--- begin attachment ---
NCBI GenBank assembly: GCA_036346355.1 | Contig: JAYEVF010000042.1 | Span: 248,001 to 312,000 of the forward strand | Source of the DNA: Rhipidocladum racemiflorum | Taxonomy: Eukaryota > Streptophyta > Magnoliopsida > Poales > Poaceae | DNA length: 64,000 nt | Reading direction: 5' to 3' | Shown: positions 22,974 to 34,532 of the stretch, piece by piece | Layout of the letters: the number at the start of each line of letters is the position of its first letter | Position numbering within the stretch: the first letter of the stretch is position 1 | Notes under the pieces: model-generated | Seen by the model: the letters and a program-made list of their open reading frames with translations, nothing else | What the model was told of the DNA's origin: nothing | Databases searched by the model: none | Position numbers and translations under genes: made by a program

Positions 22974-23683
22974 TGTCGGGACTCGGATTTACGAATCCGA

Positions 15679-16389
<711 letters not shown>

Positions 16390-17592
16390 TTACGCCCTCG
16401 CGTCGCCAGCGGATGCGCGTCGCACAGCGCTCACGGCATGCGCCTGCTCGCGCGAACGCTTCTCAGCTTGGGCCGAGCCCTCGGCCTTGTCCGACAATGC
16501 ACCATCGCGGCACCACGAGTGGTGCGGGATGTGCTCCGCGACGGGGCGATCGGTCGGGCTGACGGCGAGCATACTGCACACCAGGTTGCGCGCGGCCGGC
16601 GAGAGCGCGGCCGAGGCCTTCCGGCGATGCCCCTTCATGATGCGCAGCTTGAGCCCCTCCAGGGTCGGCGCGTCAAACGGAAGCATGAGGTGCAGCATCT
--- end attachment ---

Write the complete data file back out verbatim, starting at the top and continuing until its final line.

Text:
NCBI GenBank assembly: GCA_036346355.1 | Contig: JAYEVF010000042.1 | Span: 248,001 to 312,000 of the forward strand | Source of the DNA: Rhipidocladum racemiflorum | Taxonomy: Eukaryota > Streptophyta > Magnoliopsida > Poales > Poaceae | DNA length: 64,000 nt | Reading direction: 5' to 3' | Shown: positions 22,974 to 34,532 of the stretch, piece by piece | Layout of the letters: the number at the start of each line of letters is the position of its first letter | Position numbering within the stretch: the first letter of the stretch is position 1 | Notes under the pieces: model-generated | Seen by the model: the letters and a program-made list of their open reading frames with translations, nothing else | What the model was told of the DNA's origin: nothing | Databases searched by the model: none | Position numbers and translations under genes: made by a program

Positions 22974-23683
22974 TGTCGGGACTCGGATTTACGAATCCGA

Positions 15679-16389
<711 letters not shown>

Positions 16390-17592
16390 TTACGCCCTCG
16401 CGTCGCCAGCGGATGCGCGTCGCACAGCGCTCACGGCATGCGCCTGCTCGCGCGAACGCTTCTCAGCTTGGGCCGAGCCCTCGGCCTTGTCCGACAATGC
16501 ACCATCGCGGCACCACGAGTGGTGCGGGATGTGCTCCGCGACGGGGCGATCGGTCGGGCTGACGGCGAGCATACTGCACACCAGGTTGCGCGCGGCCGGC
16601 GAGAGCGCGGCCGAGGCCTTCCGGCGATGCCCCTTCATGATGCGCAGCTTGAGCCCCTCCAGGGTCGGCGCGTCAAACGGAAGCATGAGGTGCAGCATCT